A Walk Through the Smart Buildings of Tomorrow

Guest blog by Yaniv Vardi

It isn’t hard to understand the thinking behind early architecture. Dangerous neighbors called for high, sturdy walls. Nomadic lifestyles called for tents. Colder climates called for fireplaces, which called for chimneys. Whatever the circumstances of life or geography, chances are we had a building for it.

Most of those structures evolved with the introduction of steel, concrete, glass and other building materials, turning over towering cityscapes unrecognizable to those who came before. The goal of construction, however, remained the same: to keep those inside safe, comfortable and productive. And even though more and more firms are looking to smart building technology, construction will take those three goals into account on a scale never before thought possible.

Talk about technology always precedes the technology itself, and smart buildings are no different. Even today, when we already have so many smart building concepts in use around the world, there is still plenty of confusion over what smart buildings actually are.

In short, smart buildings are the natural next step. For decades, we’ve been allowing building managers more visibility and control over their environments, from lighting and security to heating and air conditioning systems. Now, we’re taking a step back and looking at the impact of our buildings on the environment.

A smart building is a building that operates as a living organism. Thinking, self-aware, responsive and highly communicative. Every system, every machine and every device interacts with coordinated purpose in its service of the whole.

Less abstractly, according to Tina Casey of TriplePundit, “A smart building is one that achieves significant energy savings by taking advantage of improved technology and materials in terms of structure, appliances, electrical systems, plumbing, and HVACR."

Smart buildings allow us to connect and enhance all of these systems. At the end of the day, we’re looking at a workplace that is more comfortable, more productive, and more environmentally conscious. Also, as the folks at Energy Smart can tell you, reducing your building’s carbon footprint will in turn reduce your operational expenses.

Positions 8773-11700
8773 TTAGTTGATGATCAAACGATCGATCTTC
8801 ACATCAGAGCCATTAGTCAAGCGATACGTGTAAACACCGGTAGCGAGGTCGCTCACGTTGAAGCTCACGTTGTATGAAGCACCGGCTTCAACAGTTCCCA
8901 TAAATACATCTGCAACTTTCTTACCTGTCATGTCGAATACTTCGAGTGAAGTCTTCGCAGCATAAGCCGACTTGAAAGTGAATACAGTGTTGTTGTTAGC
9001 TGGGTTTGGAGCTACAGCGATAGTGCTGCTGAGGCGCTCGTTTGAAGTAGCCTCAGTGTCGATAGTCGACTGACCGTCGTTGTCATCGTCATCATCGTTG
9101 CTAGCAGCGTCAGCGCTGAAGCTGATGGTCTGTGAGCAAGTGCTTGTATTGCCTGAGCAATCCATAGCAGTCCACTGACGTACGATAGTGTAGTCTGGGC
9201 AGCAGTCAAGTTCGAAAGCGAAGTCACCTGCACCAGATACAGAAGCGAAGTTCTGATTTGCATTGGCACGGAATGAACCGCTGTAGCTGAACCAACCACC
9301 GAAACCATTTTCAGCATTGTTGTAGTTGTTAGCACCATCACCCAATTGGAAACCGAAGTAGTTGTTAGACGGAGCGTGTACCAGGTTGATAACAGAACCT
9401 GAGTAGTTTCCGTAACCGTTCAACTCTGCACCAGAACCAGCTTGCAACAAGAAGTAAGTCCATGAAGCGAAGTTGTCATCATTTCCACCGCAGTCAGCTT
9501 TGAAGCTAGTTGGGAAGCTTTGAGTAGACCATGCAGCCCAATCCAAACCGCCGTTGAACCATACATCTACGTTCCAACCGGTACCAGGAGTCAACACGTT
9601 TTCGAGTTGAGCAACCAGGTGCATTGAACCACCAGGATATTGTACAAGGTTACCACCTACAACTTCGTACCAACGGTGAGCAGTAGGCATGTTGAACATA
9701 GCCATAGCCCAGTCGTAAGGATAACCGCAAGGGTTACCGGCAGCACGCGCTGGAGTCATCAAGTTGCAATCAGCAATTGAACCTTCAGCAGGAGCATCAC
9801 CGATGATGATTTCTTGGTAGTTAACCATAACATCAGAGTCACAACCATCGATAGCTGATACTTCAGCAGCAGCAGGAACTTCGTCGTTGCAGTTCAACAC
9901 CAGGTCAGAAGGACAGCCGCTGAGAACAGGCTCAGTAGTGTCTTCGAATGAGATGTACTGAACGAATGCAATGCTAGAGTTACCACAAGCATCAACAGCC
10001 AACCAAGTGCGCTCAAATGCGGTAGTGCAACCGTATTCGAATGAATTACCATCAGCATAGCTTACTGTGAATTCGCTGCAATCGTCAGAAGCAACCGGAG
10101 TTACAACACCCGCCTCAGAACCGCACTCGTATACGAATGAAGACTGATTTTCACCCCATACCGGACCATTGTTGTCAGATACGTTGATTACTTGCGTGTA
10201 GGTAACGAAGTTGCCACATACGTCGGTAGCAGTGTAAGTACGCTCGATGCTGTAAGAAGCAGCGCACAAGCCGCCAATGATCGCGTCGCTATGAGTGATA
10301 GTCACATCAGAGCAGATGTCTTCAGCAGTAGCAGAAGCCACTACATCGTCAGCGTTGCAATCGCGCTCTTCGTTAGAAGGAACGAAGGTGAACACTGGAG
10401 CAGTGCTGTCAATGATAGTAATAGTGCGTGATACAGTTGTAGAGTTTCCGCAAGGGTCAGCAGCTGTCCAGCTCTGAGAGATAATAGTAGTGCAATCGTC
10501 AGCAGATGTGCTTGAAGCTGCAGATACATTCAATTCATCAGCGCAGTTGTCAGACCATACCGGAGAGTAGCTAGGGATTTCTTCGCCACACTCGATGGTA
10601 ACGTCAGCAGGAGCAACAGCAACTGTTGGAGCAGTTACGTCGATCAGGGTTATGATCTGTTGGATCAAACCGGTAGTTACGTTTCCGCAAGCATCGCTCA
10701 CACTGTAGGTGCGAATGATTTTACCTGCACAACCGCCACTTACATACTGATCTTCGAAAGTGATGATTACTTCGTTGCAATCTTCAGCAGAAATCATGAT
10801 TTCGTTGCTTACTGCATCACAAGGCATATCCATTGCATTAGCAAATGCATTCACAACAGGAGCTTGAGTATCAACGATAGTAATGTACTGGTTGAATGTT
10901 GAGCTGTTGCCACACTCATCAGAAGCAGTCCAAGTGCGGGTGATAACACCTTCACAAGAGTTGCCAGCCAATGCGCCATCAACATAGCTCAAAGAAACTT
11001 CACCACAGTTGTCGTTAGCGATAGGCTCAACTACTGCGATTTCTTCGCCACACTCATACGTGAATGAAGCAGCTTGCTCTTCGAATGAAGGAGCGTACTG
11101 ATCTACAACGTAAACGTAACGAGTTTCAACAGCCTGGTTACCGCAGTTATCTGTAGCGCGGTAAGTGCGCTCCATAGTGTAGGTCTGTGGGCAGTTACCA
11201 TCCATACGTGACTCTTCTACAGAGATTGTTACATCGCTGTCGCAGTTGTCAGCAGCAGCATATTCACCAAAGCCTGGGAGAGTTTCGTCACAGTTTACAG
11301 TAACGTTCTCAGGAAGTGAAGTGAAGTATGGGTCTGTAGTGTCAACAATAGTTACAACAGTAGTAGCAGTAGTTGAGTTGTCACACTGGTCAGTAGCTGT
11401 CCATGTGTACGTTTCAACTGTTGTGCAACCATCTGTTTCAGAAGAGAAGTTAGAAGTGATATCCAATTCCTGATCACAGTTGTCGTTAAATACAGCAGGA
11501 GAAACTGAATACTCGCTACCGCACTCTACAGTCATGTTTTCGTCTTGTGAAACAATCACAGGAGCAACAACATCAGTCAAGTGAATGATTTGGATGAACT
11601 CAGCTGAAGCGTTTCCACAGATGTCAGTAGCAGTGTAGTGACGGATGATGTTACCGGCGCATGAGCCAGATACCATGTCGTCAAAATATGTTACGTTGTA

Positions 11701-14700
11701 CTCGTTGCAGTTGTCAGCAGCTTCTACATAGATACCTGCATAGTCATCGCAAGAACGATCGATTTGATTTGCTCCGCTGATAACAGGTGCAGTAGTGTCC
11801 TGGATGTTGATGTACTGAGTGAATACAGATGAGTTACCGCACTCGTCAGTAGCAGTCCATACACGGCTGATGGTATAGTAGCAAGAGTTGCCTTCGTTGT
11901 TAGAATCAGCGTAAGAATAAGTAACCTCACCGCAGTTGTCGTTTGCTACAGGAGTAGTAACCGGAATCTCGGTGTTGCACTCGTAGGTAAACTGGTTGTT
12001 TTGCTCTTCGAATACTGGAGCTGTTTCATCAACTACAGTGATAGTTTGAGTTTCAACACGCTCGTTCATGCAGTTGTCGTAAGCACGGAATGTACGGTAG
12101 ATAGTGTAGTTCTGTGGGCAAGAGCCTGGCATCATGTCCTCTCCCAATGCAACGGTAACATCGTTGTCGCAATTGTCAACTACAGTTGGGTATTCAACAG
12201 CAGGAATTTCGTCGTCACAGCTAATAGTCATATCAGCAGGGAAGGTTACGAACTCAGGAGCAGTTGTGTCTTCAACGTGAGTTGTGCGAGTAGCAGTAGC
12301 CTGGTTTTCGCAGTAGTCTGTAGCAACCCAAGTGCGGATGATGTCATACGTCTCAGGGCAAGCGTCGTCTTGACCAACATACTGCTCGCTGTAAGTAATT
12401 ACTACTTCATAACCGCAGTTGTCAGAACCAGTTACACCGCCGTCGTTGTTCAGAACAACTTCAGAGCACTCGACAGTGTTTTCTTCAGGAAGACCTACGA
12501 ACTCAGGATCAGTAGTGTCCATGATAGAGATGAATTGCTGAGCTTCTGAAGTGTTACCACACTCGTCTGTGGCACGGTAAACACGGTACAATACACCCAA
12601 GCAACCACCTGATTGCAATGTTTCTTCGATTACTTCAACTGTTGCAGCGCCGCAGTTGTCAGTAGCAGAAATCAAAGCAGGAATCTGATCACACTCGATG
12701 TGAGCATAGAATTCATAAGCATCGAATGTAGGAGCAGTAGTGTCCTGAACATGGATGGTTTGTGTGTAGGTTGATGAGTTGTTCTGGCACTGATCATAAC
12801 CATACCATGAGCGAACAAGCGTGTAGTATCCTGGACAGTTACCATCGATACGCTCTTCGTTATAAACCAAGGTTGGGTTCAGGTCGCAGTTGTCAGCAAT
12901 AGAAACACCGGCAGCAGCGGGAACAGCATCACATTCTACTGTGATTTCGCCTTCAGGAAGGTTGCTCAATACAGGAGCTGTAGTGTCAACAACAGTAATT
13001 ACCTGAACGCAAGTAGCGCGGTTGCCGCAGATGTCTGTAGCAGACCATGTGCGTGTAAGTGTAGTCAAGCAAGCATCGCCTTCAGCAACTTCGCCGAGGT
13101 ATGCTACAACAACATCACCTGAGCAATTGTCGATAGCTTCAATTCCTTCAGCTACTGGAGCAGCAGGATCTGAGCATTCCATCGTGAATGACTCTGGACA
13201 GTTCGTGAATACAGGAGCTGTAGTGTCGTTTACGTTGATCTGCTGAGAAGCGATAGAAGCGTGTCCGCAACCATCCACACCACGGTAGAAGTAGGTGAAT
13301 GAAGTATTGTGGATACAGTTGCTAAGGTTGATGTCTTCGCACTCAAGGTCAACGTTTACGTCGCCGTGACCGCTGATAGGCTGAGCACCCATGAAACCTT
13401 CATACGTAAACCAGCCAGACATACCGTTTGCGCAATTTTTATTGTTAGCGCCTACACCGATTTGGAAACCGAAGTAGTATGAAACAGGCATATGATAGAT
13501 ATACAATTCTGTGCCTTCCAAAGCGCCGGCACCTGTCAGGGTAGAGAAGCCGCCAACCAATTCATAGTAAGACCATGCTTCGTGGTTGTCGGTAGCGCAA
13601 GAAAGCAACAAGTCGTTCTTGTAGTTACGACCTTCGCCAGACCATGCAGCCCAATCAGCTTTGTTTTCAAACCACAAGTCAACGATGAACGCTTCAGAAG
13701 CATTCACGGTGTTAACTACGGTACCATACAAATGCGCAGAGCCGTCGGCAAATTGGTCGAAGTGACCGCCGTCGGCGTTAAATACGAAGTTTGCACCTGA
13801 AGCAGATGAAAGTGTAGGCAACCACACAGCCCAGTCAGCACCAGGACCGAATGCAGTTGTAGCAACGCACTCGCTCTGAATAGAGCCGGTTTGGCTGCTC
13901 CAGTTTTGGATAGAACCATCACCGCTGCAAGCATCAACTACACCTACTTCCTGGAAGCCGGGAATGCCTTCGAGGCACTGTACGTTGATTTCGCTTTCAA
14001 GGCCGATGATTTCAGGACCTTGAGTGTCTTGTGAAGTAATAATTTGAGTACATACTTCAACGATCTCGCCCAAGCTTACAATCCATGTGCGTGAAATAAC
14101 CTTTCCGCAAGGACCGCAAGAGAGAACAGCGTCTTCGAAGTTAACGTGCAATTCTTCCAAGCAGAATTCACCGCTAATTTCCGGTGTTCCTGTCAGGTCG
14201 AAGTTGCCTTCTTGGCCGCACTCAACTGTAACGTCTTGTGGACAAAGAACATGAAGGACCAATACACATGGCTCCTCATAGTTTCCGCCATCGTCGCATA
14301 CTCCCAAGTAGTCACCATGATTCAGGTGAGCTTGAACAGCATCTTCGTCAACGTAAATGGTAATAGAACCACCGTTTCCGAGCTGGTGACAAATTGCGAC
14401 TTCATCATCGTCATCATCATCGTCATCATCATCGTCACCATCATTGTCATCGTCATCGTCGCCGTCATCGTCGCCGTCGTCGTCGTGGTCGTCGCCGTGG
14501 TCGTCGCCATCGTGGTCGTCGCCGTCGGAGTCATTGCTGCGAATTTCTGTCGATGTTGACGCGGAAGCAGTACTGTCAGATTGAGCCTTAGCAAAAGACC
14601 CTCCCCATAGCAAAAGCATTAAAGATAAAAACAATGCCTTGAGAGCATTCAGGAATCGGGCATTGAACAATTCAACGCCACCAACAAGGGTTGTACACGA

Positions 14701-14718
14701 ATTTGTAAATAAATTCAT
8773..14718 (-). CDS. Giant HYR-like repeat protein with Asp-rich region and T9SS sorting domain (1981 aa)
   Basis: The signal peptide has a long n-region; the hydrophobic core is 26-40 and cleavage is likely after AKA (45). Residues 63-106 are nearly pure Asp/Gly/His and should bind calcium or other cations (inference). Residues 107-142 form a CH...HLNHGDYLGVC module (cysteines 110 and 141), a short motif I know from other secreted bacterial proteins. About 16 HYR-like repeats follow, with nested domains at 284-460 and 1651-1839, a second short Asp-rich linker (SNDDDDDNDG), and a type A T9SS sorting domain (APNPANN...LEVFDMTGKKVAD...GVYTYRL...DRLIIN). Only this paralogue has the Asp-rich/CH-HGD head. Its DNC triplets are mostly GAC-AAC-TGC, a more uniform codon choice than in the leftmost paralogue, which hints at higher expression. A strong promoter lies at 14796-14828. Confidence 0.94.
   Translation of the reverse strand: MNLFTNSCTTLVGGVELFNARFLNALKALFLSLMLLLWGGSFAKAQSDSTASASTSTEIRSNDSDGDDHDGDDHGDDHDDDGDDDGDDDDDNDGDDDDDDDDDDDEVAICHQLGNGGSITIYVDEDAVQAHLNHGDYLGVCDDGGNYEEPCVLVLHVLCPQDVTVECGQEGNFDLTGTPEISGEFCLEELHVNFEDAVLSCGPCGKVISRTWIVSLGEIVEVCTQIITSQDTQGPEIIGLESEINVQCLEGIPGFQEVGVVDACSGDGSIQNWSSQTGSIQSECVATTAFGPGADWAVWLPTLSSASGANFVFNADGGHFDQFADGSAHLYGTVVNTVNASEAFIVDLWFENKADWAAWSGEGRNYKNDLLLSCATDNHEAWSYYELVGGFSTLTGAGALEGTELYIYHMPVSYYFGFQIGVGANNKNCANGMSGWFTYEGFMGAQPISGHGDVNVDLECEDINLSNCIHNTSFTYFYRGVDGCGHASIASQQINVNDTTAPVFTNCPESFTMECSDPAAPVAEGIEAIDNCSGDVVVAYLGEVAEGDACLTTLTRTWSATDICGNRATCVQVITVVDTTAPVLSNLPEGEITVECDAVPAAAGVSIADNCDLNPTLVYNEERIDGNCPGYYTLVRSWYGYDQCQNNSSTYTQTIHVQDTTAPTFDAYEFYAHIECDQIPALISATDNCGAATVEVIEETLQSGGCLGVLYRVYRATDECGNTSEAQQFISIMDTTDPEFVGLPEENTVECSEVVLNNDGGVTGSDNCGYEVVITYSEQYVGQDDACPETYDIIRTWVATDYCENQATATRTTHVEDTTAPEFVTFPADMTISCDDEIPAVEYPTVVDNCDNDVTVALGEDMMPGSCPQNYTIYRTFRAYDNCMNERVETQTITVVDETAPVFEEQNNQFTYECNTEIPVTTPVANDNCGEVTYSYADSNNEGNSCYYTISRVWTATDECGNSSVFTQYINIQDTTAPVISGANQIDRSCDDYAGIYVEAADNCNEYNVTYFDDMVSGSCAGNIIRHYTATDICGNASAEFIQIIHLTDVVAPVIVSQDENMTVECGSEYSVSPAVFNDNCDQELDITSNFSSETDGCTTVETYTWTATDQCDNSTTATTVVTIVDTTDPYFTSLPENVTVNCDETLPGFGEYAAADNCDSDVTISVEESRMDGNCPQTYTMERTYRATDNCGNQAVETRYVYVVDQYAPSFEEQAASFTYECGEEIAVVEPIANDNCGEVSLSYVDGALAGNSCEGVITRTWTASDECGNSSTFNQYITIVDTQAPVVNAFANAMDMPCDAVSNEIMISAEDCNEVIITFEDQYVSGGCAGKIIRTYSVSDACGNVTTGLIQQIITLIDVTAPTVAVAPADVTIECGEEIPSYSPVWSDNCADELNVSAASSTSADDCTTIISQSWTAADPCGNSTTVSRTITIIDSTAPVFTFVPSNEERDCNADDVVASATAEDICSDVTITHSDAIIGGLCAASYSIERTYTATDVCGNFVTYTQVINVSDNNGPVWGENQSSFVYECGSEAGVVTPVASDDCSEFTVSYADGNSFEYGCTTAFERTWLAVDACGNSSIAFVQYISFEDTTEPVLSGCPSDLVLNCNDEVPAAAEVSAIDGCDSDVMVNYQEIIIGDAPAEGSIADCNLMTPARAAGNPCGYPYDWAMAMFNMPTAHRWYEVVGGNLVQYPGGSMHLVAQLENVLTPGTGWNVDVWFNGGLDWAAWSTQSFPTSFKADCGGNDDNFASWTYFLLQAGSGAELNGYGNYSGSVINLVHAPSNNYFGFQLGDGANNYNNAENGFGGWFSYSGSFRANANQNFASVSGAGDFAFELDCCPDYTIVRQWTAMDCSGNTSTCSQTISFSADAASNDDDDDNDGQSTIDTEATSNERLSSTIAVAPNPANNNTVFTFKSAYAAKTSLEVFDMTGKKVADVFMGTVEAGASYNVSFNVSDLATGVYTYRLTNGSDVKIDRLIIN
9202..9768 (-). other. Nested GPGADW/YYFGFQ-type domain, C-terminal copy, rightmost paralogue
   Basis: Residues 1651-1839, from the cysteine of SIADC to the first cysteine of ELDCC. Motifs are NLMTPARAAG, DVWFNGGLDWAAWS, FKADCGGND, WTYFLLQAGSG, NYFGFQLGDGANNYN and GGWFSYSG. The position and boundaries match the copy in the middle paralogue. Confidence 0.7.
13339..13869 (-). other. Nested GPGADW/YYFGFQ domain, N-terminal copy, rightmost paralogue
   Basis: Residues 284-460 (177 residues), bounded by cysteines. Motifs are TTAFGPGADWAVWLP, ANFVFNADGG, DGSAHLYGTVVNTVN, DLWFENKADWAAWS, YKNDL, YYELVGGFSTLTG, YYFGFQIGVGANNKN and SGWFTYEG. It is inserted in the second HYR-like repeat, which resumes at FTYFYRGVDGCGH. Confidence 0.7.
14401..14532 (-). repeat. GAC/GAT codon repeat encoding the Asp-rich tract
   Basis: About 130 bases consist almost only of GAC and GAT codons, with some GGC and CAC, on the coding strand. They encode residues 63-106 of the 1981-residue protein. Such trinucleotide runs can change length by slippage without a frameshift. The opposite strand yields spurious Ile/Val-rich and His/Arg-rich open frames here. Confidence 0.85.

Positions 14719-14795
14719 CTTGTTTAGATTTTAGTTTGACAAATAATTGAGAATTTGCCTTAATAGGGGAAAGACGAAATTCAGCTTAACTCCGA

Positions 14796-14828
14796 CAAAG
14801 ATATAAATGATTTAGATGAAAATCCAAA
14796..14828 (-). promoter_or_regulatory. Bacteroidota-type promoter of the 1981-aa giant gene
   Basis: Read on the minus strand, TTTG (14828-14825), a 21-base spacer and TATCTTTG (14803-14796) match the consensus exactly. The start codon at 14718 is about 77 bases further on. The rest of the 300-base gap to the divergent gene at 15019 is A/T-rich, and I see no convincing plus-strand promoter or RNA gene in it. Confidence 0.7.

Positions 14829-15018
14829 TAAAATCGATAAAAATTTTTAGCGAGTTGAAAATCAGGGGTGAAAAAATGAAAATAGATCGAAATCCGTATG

Smart Building Management

Imagine this. You work in a smart building and your boss has decided to use your office for a closed-door interview. After a quick check-in with the smart building management system, you’re directed to a vacant room.

Upon entering the room, the BMS reads the chip in your ID card and you’re Monday morning playlist begins to sound. What’s more, the room’s climate controls are automatically set to what the system has learned to be your preferred settings, based on months of data collected after prompting you to rank rooms as too hot, too cold or fine. You’ll be working in this room alone today, so you only need a small workspace. A temporary wall cuts the room in half, allowing the lights and air conditioning to be turned off in the room that you won’t be using.

At any given time, your company is only paying to heat, cool or keep the lights on in occupied areas."

Prescriptive Maintenance in Smart Buildings

The above scenario might just sound too good to be true. When we hear about an intelligent building that can tell us what to do, turn out the lights, or lock the doors, we think “disaster waiting to happen.” All that machine interference and automation may seem like a frightening forfeiture of control begging to go sideways. In fact, the opposite is true.